That’s My Job
by Ben Perreira
This morning I heard an interview with British record producer Steve Lillywhite on KROQ in LA. He was talking about his method of getting the best product out of artists when he said something to the effect of:
Some producers will say, “fire the drummer!” or “let’s change this guy!” But it isn’t about my ego and who I want in the band. My job is to come in and help the current band create a great album. Other producers may have success in firing people but that’s not my way of doing it.
This quandary is far from exclusive to music production. It’s easy to get caught up in how to use one’s power within an organization or industry to propel one’s own career. In almost all cases (by the definition of “unique”), this way of thinking is what social psychologists would call “false uniqueness” – thinking we are comparatively better at something than we actually are.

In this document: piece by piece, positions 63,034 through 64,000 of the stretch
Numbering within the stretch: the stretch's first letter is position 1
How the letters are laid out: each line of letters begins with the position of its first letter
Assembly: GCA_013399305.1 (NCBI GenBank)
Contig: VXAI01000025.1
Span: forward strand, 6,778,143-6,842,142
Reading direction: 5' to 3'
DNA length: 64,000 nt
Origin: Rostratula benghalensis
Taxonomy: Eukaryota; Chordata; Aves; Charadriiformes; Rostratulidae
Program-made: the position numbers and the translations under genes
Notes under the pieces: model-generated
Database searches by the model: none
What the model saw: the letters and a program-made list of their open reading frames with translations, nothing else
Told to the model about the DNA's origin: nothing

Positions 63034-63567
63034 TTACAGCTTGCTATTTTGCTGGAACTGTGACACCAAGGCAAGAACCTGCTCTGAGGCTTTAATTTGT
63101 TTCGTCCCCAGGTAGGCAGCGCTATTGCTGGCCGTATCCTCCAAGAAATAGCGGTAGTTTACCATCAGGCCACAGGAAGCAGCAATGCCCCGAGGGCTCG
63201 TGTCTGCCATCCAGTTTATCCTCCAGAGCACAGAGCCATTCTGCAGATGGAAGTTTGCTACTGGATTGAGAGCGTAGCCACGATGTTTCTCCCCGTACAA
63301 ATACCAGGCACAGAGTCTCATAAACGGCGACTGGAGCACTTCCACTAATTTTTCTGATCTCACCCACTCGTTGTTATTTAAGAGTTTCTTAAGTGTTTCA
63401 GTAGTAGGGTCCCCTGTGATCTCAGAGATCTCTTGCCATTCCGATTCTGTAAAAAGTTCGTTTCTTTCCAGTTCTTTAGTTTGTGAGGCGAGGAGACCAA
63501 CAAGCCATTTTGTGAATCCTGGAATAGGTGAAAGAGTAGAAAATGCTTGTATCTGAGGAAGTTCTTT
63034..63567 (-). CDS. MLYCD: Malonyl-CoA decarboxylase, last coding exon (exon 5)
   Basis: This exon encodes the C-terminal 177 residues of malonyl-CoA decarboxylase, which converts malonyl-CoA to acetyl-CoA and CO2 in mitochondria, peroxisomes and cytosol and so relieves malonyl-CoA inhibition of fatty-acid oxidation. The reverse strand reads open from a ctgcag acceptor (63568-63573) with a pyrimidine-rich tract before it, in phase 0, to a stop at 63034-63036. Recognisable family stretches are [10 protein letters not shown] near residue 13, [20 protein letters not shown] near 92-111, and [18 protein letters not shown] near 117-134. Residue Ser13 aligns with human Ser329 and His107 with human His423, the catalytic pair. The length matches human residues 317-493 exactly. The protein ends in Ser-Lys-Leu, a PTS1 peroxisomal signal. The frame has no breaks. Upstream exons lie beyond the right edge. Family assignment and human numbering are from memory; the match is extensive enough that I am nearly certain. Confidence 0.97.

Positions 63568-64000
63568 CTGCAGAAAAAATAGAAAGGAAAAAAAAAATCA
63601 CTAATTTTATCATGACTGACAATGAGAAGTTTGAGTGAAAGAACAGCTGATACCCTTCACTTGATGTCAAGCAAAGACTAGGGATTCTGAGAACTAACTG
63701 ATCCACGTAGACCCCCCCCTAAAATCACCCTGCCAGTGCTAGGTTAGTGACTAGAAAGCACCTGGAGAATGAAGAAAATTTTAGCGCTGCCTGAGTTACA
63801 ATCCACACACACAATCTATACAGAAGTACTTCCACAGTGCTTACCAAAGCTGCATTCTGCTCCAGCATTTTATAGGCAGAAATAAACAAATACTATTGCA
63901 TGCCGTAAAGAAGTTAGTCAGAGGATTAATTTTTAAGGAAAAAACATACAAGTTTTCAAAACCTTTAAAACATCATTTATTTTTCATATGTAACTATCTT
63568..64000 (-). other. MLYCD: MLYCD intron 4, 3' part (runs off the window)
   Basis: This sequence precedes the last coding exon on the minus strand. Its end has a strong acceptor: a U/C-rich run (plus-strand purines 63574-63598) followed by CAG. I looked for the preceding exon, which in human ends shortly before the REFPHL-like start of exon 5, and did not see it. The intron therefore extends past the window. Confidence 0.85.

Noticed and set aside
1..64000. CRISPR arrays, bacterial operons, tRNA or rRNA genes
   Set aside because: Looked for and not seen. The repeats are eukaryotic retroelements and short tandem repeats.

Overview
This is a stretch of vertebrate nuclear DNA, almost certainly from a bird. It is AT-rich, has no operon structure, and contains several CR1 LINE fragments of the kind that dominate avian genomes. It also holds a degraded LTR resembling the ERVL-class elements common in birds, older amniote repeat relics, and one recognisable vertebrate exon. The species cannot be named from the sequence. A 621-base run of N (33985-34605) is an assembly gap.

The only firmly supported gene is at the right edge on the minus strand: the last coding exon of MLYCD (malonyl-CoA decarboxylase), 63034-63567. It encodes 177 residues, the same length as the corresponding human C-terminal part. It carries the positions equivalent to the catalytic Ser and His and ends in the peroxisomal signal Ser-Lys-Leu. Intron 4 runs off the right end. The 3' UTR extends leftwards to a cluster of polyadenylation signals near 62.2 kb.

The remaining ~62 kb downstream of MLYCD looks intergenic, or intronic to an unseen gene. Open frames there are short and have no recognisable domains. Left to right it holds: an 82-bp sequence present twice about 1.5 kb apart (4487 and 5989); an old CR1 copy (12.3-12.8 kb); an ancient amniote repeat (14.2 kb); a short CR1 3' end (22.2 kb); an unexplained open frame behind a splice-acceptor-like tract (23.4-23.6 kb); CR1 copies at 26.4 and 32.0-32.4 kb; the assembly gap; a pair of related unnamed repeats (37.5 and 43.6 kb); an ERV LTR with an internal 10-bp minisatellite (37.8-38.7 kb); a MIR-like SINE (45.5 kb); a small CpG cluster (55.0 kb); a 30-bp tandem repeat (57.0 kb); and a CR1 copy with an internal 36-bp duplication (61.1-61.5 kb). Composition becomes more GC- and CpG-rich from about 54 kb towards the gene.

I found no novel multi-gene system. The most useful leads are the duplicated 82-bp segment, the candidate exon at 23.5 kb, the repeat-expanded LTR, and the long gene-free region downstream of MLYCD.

Are ego-driven decisions good for the company? And for those less concerned with that, are they good for one’s own career in the long run? One must doubt it.